Raising rich kids isn't easy
The majority of very wealthy parents worry that their kids will place too much emphasis on material possessions, or be naive about the value of money or that they'll spend beyond their means.
These results are from US Trust Co.'s annual survey of its clientele, which is the top 1 percent of wealthy Americans, meaning net worth of $3 million or adjusted cross income of $300,000-plus.
Raising unspoiled children isn't easy, not when being a rich parent means you you'll be paying for music, art or dance lessons (92 percent), summer camp (87 percent) and international travel (83 percent).
Or for privileges at a private country club, yacht club or tennis club (49 percent), expensive electronic equipment other than computers (48) and special events such as debutante balls (46).
Such things can give young people the wrong impression, so 99 percent of respondents expect their offspring to clean up their bedroom, take out the trash (85 percent), set the dinner tables and do the dishes (83).
About three-quarters of this year's respondents said their children had, or will have, a part-time job during junior high or high school and work at least some of the summers between those school years.
SEC cautions online brokers
Most online brokerages examined in a recent Securities and Exchange Commission study were paid by the markets where they sent customer orders, and many didn't make sure to get the best terms for those orders.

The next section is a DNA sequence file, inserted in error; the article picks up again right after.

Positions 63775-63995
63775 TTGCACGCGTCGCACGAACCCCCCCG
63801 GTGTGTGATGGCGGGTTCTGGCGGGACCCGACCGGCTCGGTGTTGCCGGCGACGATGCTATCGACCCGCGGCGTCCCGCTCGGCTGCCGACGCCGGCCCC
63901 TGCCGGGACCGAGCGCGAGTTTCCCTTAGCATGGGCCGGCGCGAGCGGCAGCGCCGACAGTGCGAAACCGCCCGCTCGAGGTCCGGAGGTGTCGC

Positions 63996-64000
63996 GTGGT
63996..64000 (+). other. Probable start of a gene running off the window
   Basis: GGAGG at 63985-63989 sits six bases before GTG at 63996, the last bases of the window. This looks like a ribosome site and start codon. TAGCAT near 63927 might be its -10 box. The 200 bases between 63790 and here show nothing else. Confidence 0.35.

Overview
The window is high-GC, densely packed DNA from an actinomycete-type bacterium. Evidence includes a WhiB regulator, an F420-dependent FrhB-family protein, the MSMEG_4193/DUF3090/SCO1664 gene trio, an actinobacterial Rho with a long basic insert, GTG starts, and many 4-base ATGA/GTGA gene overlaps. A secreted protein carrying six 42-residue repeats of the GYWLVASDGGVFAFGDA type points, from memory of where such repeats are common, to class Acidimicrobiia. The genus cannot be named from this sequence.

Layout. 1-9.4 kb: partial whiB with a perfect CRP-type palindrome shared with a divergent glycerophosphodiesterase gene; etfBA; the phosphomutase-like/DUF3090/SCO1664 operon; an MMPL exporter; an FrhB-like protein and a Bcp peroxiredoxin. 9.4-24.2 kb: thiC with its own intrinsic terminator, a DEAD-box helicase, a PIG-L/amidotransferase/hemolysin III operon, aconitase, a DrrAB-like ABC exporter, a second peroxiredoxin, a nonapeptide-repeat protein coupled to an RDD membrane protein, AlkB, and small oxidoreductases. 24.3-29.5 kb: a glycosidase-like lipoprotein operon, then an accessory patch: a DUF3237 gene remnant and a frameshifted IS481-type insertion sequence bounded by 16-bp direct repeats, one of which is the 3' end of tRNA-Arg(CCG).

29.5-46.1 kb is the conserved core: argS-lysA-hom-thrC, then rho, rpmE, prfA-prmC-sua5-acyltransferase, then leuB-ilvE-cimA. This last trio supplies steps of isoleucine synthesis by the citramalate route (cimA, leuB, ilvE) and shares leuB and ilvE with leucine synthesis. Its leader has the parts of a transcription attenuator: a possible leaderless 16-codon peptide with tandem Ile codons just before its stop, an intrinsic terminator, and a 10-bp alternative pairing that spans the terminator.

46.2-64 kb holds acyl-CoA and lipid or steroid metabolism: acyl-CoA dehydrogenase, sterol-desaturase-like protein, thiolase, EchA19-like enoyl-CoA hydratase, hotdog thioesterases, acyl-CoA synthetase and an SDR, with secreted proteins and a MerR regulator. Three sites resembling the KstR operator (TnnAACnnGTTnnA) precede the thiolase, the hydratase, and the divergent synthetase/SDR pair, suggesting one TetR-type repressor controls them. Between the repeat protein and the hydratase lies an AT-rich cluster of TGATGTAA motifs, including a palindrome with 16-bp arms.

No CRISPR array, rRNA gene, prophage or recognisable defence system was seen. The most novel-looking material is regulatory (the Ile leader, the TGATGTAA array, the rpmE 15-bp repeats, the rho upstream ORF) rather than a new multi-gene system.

The report stopped short of saying the brokerages failed to get the best prices for their customers' orders or that the payments, called payment for order flow, affected execution. Rather, it said there were "indications" that firms didn't always check carefully to find the market with the best price in executing orders.
For the 12 months ending Sept. 30, 2000, the SEC received 4,258 complaints concerning online trading compared with 1,114 for the 12 months ending Sept. 30 1998.
The most common complaints have been about failures or delays in processing orders online, difficulty in accessing online accounts, and errors in processing orders.
Don't panic if laid off
Laid-off workers too often take the money in their 401(k) plans and run.
Cashing in your retirement plan is a costly step. Income taxes and penalties could claim 40 percent of assets if a laid-off worker in the 28 percent tax bracket withdraws retirement money, notes David Wray, president of the Chicago-based Profit Sharing/401(k) Council of America.
"A lot of individuals do not understand well enough the impact of having preretirement distributions taxed and penalized," he said.
In 1997, LIMRA International, a Connecticut-based organization that conducts research for the financial services industry, surveyed workers who changed jobs or retired and were offered lump-sum distributions from retirement savings accounts.
Twenty-eight percent of workers changing jobs took cash payments from their former retirement savings programs; 38 percent rolled the money into an individual retirement account; a quarter left the money in the previous employer's retirement plan, and just 8 percent transferred the money to the retirement program of a new employer.
If the amount saved in an employer-sponsored program is less than $5,000, chances increase that the money will be spent.
Employers are permitted to cash out such accounts and have no obligation to retain the money or transfer it to another employer's retirement savings program.
With low-balance retirement accounts, employers typically withhold 20 percent of the amount for federal income taxes and send the remainder as a check to the worker.
If the former employee doesn't roll the money into an IRA or other qualified retirement program, he or she may also owe a 10 percent penalty, plus relevant state income taxes on the distribution, Wray said.